Kuwaiti artist creates graveyard for books to protest government's literature ban

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By Rachael Kennedy
Kuwaiti artist creates graveyard for books to protest government's literature ban
Copyright  Mohammed Sharaf

A Kuwaiti artist has created a cemetery of books to protest the government's ban on thousands of pieces of literature in recent years.

The art installation itself, named "A Cemetery of Banned Books", consisted of more than 200 headstones and was erected close to the location for Kuwait's annual book fair. It was removed by authorities several hours later.

Speaking to Euronews, artist Momhammed Sharaf said he had two goals when designing the cemetery.

"The first was to shed light on the banned books," he said. "The second is to show people that we can say 'no' in a very peaceful way, without manifestations, and without writing in journals."

"The secret behind the success of the attempt is that it did not disrupt the people's movement, and it did not ruin anything. It speaks for itself."

Sharaf was inspired to create the artwork by the news that more than 4,000 books had been banned by Kuwait in the last five years, according to the Ministry of Information.

Included in this ban are classics such as Victor Hugo's "The Hunchback of Notre Dame", and Egyptian Nobel Prize-winning author Naguib Mahfouz's "Children of Gebelawi".

Social media uprising

Sharaf's art protest is nothing new.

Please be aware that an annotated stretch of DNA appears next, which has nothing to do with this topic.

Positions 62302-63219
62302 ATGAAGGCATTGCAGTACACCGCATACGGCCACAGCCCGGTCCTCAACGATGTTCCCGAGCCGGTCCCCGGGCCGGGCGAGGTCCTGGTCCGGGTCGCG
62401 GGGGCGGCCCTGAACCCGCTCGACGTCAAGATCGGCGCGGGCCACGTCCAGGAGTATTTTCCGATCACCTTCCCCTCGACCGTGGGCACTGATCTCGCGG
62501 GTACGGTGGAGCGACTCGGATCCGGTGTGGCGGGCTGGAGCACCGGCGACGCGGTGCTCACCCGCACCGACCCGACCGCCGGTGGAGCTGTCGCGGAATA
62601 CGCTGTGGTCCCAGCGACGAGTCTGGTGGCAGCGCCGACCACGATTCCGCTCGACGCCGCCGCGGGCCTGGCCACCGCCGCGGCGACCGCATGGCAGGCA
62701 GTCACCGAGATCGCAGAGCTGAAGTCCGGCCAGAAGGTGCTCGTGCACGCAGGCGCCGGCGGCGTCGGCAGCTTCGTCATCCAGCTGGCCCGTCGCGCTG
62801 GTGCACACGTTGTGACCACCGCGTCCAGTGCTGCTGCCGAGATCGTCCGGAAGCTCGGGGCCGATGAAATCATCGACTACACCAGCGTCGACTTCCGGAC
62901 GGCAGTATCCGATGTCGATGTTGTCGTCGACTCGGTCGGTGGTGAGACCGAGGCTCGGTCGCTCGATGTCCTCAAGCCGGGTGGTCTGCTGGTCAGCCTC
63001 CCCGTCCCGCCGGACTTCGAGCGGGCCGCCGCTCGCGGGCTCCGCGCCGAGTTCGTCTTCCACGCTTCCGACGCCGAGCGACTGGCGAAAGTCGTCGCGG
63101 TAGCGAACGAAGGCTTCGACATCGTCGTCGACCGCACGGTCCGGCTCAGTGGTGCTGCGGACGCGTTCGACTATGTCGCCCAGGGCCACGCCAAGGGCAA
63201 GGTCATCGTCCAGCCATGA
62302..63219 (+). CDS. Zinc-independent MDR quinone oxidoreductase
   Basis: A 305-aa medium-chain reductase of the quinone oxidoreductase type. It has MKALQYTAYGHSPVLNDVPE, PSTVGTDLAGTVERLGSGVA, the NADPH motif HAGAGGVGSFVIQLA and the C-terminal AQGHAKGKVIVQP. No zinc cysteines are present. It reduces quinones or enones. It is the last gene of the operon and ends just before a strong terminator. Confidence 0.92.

On social media, an online discussion has ensued with Kuwaiti writers and literature fans debating the effect and relevance of the continued bans on literature.

The Arabic hashtags "banned in Kuwait" and "don't decide for me" have been trending on Kuwaiti social media networks as citizens across the Gulf nation protest the ongoing bans.

Kuwaiti author Mai al-Nakib tweeted in September that she returned to her home country to find her book, "The Hidden Light of Objects", had been banned.

"What I felt upon learning from a tweet that my book was now officially banned in the country of my birth was an overriding sense of exhaustion," she wrote in a later blog.

Another Kuwaiti author, Mohamed Gazi, wrote about his reaction to finding out his book had been banned for "excessive use of the f-word."

"I was left with the only choice, of course, to edit what they wanted me to edit. And I'd rather get my book banned in one country than change the contents that I worked almost a year to create."

However, not everyone is protesting the censorship.

Writer Hayat al-Yaqout, also from Kuwait, tweeted in support of the government, pointing out that if governments won't censor material, parents are then forced to become the censors for their children.